Wednesday, July 4

Hanging Shingles: Public Relations As A Practice

You can define it, but it doesn't mean you can regulate the practice. That is what the public relations industry is learning the hard way. The industry doubts its credibility, but the problem is credulity.

Anybody can start a public relations firm tomorrow. There is no license. There is no mandatory accreditation. There is no oversight. In my city, some politicians have adopted the title in the past (a few who later served jail time) in order to make it all the more murky on why exactly someone paid them consultation fees. And when bad things like that happen, most will quickly turn a blind eye.

In fact, even when firms attempt to police their own, other public relations vets will fret that negative public relations stories hurt the industry as a whole. They say the bad apples don't change, but everyone remembers the industry stories. And then beyond that, there are some bad apples that the industry exempts because of their size, contracts, or connections.

The public relations industry is at the heart of its own calamities. 

The root of the problem is simple. The practice calls for generalists, but fills itself with specialists.

Right. In attempting to own media relations, social media, strategic communication, publicity campaigns (an offshoot of advertising), event planing, and so on, the industry has forced itself to gobble up tactical work instead of promoting more strategic tenets.

Never mind that it is easy to tell who is who. It's all the objectives they set. Ergo, how many column inches or blog posts that a company earns in a month is a publicity measure. What is the public perception of the company in relation to its competition among specific publics, on the other hand, is strategic.

Recognize the difference? One might impact sales like direct marketing (maybe). The other acts as a bolster or booster for anything else done. It's also significantly harder to measure, which is a thorn in the side of specialists who act like generalists in order to grab up more of the monthly marketing budget.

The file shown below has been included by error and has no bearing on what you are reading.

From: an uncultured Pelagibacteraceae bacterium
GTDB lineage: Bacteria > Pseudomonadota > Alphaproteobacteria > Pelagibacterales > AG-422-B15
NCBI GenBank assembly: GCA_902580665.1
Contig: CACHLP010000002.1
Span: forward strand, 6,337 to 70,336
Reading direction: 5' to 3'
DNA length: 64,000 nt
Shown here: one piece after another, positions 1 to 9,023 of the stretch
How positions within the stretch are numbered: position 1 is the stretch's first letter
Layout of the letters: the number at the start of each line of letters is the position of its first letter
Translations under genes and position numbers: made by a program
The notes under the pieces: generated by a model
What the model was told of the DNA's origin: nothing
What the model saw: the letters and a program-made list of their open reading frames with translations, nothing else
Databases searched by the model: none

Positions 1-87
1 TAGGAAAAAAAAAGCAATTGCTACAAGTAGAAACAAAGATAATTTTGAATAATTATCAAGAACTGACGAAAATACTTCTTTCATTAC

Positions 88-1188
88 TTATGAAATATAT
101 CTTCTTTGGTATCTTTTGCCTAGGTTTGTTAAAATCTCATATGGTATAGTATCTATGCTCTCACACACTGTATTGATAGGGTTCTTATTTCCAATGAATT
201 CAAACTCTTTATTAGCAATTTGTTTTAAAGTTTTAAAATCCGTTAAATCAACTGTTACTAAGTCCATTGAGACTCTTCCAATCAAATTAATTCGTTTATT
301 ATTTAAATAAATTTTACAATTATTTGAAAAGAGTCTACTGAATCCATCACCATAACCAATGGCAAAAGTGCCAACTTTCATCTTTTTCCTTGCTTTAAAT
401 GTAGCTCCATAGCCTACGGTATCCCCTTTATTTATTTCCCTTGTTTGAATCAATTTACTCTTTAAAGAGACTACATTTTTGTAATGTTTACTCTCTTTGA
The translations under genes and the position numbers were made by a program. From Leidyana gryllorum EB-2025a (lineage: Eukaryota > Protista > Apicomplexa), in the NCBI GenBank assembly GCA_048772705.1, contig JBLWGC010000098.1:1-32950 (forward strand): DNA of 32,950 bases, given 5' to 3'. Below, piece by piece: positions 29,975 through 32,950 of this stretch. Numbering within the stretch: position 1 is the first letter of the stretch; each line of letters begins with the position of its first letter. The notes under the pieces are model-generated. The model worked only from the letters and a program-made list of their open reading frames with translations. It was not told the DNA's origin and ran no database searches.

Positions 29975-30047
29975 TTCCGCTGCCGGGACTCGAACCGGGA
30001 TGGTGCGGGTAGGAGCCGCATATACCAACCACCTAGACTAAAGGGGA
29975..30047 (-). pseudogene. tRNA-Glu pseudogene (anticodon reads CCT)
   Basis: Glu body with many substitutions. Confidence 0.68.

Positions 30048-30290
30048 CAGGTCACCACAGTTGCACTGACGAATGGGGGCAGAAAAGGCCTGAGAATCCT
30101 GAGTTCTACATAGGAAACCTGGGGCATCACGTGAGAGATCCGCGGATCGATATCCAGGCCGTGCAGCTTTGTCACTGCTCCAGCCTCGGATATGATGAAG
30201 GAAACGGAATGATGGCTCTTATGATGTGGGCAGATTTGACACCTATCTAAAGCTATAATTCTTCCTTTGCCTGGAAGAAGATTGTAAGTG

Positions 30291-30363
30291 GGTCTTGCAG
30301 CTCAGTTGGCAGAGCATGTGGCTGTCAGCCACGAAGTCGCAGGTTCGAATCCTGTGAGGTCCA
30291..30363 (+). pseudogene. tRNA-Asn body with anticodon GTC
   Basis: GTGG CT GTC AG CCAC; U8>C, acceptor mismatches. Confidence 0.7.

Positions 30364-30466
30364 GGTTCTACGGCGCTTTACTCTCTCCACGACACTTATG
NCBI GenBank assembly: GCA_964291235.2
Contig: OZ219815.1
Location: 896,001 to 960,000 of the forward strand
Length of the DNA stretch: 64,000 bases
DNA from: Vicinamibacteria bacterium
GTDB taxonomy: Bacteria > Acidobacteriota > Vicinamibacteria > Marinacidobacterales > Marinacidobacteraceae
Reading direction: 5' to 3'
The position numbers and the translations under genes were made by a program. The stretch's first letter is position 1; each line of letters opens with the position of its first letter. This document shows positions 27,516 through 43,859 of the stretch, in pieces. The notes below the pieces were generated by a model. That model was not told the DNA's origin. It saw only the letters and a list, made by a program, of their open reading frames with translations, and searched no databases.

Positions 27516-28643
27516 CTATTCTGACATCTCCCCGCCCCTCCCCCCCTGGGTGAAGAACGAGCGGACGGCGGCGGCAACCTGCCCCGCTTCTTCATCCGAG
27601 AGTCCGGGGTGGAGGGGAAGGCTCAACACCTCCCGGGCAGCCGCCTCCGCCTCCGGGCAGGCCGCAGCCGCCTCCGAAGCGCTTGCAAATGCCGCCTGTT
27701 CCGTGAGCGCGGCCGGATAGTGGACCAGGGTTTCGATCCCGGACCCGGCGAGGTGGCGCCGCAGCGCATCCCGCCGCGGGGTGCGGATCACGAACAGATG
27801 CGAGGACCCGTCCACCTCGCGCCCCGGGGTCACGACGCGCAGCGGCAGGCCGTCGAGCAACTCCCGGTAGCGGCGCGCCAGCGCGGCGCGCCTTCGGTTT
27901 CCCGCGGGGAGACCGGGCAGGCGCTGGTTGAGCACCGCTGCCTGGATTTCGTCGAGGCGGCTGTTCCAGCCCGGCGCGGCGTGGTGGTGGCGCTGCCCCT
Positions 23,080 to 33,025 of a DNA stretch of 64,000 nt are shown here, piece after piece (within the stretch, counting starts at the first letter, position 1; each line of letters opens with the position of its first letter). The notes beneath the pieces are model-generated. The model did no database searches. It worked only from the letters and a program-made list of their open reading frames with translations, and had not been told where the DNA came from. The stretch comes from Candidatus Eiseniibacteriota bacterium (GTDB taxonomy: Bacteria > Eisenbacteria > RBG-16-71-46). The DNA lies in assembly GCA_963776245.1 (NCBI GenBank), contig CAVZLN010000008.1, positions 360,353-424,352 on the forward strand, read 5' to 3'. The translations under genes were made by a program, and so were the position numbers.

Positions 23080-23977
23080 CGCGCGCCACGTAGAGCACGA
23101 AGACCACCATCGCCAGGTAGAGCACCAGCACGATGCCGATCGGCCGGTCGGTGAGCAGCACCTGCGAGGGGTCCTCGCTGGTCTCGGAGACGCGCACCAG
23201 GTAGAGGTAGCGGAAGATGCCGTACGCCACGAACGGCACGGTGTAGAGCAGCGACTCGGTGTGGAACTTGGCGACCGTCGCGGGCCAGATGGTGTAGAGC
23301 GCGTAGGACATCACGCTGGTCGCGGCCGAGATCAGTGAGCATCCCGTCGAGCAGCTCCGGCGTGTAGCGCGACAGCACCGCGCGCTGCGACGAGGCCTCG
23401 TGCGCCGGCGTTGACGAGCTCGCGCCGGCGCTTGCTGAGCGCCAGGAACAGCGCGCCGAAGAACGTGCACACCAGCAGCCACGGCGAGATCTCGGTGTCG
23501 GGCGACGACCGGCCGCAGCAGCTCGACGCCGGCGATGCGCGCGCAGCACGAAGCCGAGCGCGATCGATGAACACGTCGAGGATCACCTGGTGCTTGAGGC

No wonder so many firms are focused on pushing stories. It's tactical. It's immediate. It's sort of measurable, even if most measures seldom consider the path to fulfillment. And since social media is frequently treated the same way, many will say it fits right in with likes, comments, and whatnots.

How public relations could heal itself if it were up to the challenge. 

I'm not very big on the idea of government intervention or regulation or degrees or mandatory accreditations. Those have to remain elective. Besides, government involvement would brush up against the First Amendment in the United States and comparable government contracts elsewhere.

So that means it is up to the industry, which must go beyond whatever short and punchy definition it is peddling. It has to outline precisely how any adopted definition applies to the practice. And then it has to have a majority of firms agree to it all.

If that can be done, and I doubt it can, it has to pressure all those who don't adopt the practice to stop stealing the public relations moniker and start embracing the endless number of specializations like social media, publicity, media relations, guru, etc.

If they don't on their own, then the remedy is publicity designed to shake off the pretenders. There is no other way around it. The industry has to out the bad and elevate the good (even if good examples of public relations are often invisible).

And for those who fear too many posts, articles, and finger points might damage the industry? They miss the point. After all, call outs ought not be public relations, but rather those firms that aren't in public relations. Get it? It's not about good public relations vs. bad public relations. It's about public relations vs. something other than public relations, including bad behavior or ignorance.

It would have to happen. Somebody would need to tell those firms (and maybe their clients) that while they might think what they do is public relations, what they really do is practice media relations and publicity or irresponsible and criminal behavior (however the shoe may fit).

Do you think that will ever happen? Probably not in my lifetime or yours, if ever. Public relations doesn't want it. There isn't even enough rope; but I do think we're due for more enlightenment.
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